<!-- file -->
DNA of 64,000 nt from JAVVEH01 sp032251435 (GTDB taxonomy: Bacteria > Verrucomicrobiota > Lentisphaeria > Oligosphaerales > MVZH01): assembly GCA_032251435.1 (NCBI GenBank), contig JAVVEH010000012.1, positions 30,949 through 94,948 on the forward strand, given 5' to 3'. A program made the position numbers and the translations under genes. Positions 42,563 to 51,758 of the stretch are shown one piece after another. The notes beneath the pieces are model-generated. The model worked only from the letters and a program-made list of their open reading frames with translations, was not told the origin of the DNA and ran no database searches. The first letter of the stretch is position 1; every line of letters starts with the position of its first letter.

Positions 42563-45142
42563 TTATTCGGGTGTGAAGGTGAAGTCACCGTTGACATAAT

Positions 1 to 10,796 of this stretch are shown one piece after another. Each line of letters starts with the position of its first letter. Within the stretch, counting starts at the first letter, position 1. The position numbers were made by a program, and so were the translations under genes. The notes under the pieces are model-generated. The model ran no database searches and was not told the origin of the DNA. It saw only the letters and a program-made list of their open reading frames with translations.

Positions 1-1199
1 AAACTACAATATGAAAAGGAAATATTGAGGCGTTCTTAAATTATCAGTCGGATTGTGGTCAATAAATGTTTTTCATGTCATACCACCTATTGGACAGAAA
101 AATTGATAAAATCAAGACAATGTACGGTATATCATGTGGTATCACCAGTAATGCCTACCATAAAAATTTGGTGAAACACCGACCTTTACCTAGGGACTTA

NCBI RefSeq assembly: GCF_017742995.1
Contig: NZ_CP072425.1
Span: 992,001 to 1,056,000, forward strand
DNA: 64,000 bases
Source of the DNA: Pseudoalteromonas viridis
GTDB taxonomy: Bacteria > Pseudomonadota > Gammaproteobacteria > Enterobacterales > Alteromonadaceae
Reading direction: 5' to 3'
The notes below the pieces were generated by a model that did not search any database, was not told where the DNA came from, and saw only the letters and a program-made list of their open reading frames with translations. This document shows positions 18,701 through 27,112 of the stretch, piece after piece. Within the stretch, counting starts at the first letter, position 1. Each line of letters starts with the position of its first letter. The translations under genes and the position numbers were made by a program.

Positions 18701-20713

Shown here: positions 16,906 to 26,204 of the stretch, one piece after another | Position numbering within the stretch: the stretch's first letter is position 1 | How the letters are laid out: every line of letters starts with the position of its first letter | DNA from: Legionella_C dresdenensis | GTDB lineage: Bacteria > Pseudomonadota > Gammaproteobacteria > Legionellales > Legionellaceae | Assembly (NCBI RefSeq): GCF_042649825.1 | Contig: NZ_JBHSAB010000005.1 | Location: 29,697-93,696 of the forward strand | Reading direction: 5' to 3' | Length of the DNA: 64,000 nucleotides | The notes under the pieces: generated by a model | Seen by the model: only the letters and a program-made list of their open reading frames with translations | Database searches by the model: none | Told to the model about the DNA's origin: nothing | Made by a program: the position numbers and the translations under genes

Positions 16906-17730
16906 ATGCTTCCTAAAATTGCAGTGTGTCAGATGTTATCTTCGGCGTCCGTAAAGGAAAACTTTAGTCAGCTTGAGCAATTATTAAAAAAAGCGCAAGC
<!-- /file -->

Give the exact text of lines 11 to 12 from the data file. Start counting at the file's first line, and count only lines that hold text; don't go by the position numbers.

DNA: 64,000 bases
Source of the DNA: Pseudoalteromonas viridis